The paper examines the organizational structure and spatial distribution of the British trade union movement in the nineteenth century, with particular emphasis on the pre-1850 period. A number of novel sources are used, notably the archives of the Registrar of Friendly Societies. It is argued that existing stereotypes place excessive emphasis on the highly localised cultures of the miners; a number of different strands of experience are identified, but the dominant artisan unions evolved rapidly to organization on a national scale, reflecting a trade union culture in which loyalty to a craft dominated local ties.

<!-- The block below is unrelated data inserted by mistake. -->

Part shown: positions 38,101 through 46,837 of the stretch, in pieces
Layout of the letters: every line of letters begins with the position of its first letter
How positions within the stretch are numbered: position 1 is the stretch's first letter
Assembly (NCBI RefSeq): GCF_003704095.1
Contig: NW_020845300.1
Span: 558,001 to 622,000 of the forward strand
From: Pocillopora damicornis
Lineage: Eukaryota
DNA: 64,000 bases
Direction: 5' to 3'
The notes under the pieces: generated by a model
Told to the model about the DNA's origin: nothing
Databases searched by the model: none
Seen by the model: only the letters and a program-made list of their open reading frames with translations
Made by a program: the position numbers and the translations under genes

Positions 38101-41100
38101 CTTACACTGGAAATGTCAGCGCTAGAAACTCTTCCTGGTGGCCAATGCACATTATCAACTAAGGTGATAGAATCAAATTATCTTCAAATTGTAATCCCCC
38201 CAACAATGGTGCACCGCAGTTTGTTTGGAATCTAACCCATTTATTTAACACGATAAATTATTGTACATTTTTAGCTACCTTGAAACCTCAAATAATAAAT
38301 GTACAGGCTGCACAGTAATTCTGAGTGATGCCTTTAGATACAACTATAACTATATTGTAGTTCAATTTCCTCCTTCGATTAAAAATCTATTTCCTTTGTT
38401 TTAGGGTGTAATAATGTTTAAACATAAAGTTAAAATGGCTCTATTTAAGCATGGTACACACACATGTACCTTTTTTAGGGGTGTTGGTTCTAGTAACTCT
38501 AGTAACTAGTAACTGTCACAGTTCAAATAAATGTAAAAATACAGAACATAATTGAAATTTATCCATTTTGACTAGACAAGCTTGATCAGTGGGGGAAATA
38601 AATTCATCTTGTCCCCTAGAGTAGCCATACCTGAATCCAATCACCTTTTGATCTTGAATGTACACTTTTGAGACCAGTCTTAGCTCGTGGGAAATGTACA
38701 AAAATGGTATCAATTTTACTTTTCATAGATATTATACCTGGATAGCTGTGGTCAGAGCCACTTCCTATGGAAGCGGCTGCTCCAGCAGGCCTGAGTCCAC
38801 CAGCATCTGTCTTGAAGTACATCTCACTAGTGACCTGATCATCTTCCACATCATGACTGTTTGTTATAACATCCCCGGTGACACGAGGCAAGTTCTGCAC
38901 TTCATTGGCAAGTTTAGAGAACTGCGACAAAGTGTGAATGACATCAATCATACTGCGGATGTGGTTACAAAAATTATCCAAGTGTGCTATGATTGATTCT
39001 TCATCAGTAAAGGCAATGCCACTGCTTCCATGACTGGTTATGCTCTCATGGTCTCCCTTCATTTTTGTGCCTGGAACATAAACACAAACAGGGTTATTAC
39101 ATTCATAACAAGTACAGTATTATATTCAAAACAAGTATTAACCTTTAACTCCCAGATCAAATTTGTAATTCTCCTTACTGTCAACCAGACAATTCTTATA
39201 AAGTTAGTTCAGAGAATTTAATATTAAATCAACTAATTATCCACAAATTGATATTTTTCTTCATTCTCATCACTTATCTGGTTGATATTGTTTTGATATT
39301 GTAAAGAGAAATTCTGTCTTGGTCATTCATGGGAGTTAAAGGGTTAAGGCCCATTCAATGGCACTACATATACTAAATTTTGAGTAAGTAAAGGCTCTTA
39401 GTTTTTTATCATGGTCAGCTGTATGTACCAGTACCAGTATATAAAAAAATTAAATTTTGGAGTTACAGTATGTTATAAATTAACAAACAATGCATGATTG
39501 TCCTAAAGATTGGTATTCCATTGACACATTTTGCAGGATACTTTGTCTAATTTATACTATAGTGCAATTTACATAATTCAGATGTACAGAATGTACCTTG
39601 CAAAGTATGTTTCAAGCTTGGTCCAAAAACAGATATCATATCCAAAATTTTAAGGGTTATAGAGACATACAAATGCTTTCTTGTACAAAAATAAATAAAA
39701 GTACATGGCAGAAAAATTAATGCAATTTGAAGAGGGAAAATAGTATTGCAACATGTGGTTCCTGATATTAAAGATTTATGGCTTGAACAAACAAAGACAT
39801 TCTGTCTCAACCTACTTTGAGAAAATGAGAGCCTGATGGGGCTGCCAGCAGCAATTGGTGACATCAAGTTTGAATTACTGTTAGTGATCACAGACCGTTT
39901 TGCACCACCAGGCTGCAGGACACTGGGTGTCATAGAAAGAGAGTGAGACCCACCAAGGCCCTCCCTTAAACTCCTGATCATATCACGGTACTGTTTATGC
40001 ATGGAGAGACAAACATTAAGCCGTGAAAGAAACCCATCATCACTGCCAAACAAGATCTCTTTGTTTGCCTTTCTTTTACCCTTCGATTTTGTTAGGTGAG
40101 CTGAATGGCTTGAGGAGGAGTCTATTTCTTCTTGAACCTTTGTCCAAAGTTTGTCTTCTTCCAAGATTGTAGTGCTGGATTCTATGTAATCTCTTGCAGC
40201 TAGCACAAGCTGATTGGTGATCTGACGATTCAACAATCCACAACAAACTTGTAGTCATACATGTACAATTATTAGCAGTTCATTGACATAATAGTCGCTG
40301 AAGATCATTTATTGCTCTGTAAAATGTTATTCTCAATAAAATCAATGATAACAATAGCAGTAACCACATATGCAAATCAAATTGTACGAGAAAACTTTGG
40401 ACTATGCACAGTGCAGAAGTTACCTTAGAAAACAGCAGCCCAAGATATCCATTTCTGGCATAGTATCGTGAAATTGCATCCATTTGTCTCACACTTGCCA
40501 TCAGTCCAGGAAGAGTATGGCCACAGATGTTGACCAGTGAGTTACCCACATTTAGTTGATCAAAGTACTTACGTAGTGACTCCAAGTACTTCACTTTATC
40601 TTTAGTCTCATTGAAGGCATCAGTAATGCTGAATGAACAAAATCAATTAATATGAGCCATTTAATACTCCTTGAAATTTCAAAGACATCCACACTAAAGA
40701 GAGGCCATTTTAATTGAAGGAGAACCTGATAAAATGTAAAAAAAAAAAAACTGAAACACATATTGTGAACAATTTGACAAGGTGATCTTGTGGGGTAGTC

|Number of pages
|Transactions of The Institute of British Geographers
|Published - 1988